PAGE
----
|System: DS||Review Rating Legend|
|Dev: AQ Interactive / Cavia||1.0 - 1.9 = Avoid||4.0 - 4.4 = Great|
|Pub: Xceed Games||2.0 - 2.4 = Poor||4.5 - 4.9 = Must Buy|
|Release: Nov. 4, 2008||2.5 - 2.9 = Average||5.0 = The Best|
|Players: 1-8||3.0 - 3.4 = Fair|
|ESRB Rating: Everyone||3.5 - 3.9 = Good|
by Cole Smith
There was a dark period in the evolution of video games. I'm not talking about the American Idol home game, I mean before processors were able to squeak out a tune. It's hard to imagine a video game without music, but in the beginning there was the video game equivalent of the silent movie era.
Eventually, those primitive bleeps and blops gave way to tones which, with the aid of a primitive sequencer, could convey a melody. More leaps in technology allowed for polyphonic compositions in which more than two different instrument voices could be layered for symphonic results. With the advent of sampling technology and the development of various music file formats, music in video games can now surpass the quality of a standard CD.
Now, hear this: We have musical-based games such as Guitar Hero, Rock Band, dance and rhythm games, and even karaoke. Up until now, all we could do is play, react, or slightly manipulate this music. But now, with the Korg DS-10 for the DS, we actually have a synthesizer in the palm of our hands. This is revolutionary. This is not a toy. It's a professional musical instrument. It's good enough to be used in live situations or hit recordings. Trust me on this one! I am a professional musician as well as a game journalist and I am really friggin' critical - of everything. Admittedly, the Korg DS-10 is not for everyone, but if something like this is right up your portamento, prepare to get your mind blown.
I will get more technical later in the review, but for those with more interest than knowledge, let me give you an overview. Korg is a major manufacturer of professional musical instruments. They are onboard with the development of this software. I call it software because it's not a game. I am having trouble getting it through my own head that this is a real musical instrument. It's based on the world famous Korg MS-10 synthesizer that was popularized in the late 70s. It has been used on numerous hit recordings, then and now, including Soft Cell, Flock of Seagulls, and the Chemical Brothers. It's what is called an analog synthesizer. It's not digital. Analog synths are coveted more than ever today for their warm, fat, lush sounds. If you're into techno or ambient, there is no doubt you've heard the MS-10. In real life it kind of looks like a futuristic accordion lying on its side.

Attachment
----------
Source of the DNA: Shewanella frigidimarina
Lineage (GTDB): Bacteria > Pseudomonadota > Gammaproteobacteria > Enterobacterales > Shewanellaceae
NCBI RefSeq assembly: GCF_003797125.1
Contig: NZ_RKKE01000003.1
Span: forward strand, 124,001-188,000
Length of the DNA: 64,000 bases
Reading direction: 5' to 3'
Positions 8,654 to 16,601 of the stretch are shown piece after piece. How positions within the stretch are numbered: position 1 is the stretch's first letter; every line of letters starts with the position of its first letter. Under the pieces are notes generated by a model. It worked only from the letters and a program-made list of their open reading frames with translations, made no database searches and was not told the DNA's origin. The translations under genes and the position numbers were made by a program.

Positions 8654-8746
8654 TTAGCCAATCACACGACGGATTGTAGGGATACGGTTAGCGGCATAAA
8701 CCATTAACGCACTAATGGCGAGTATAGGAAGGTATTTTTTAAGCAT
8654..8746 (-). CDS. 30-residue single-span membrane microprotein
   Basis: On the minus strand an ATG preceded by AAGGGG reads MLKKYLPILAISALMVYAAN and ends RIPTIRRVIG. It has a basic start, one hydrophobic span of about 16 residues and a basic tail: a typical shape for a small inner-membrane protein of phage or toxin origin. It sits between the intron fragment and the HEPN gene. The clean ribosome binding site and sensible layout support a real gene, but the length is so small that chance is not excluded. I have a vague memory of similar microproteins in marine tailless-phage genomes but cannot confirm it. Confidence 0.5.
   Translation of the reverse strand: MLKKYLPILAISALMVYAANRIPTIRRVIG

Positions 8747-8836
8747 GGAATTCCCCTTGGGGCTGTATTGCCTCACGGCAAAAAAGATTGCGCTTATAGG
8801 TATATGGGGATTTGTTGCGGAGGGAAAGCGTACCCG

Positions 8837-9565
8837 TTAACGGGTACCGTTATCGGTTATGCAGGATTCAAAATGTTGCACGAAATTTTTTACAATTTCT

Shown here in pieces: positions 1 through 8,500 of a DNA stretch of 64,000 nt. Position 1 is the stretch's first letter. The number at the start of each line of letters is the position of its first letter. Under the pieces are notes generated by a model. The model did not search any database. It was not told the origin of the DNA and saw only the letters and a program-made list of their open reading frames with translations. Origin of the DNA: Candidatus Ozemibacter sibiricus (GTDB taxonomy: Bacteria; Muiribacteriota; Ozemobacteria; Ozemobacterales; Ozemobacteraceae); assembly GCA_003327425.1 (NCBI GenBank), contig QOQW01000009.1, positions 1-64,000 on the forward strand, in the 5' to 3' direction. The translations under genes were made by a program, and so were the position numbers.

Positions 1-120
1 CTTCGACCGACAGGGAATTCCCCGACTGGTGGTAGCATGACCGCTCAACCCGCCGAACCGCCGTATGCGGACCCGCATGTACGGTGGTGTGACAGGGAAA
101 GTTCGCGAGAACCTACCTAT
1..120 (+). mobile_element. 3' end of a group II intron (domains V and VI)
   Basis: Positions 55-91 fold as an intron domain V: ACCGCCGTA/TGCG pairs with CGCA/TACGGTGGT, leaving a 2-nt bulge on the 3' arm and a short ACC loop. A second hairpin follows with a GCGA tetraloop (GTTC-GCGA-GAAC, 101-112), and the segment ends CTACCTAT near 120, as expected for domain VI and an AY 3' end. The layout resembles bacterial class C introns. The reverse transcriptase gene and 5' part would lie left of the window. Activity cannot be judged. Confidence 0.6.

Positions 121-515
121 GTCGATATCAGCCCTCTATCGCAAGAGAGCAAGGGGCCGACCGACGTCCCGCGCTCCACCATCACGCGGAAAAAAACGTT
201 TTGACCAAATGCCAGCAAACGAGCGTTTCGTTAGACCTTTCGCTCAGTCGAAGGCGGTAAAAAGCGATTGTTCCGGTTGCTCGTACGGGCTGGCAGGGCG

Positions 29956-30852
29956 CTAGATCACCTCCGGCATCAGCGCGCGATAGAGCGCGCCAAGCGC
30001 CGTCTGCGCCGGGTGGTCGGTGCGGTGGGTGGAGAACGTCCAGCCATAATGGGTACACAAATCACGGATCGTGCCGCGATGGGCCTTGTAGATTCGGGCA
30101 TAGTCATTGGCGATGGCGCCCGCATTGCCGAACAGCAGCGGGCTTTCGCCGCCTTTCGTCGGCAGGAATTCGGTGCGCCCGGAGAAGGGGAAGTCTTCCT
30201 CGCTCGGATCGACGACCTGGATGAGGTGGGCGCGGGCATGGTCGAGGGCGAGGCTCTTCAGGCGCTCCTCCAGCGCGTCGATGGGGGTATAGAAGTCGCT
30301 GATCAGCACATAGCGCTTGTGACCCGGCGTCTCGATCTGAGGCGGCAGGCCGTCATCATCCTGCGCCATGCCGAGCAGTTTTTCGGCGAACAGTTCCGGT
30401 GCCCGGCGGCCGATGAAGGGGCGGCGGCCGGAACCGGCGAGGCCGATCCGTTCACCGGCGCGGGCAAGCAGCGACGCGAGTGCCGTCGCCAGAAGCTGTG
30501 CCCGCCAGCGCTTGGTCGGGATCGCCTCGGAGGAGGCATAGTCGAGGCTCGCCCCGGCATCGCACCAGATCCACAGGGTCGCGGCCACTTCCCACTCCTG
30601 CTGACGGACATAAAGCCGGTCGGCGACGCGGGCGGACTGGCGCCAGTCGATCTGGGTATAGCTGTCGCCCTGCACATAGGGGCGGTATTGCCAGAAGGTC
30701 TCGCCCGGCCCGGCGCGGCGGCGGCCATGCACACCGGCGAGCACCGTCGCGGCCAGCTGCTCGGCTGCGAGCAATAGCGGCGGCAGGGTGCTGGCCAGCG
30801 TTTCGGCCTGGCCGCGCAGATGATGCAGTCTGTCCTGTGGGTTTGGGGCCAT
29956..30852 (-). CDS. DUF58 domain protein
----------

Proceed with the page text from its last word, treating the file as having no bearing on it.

Another thing about analog synths is that you have to create the sounds from mixing and matching a variety of filters, oscillators, and other frequency and voltage manipulators. There are a lot of switches, knobs, and faders to play around with. And that's all part of the fun - experimenting with different sounds. Using the multiplayer/wireless component of the DS, it's entirely possible to put together your own techno band.
The Korg DS-10 replicates most of the same filter processing as the original. The sounds are actually created by these processors, not sampled and stored to be played back later. That's the amazing thing. You are totally in control of the sound sculpting, from a single bleep to a corpulent, fat, fuzzy, furious bass line. But there are some incredible features that come with this software that owners of the original MS-10 wished they had. For instance, instead of physically patching phono-cables into the various filters' patches, you simply use the stylus to draw the connections. A six-track sequencer is included allowing you to experiment with two synth tracks, which is like having two keyboard units in one. The other four tracks are for drum tracks. There is also a Kaos Pad interface that allows for tone tweaking on the fly, which could be used for live performances. Patterns can be looped, recorded, stored, or sequenced. Custom sounds can be stored as presets. Not only could you play one note at a time on the original (monophonic) MS-10, but you couldn't store any of your customized sounds. They had to be created from scratch every time. Aren't you thankful you live in the future?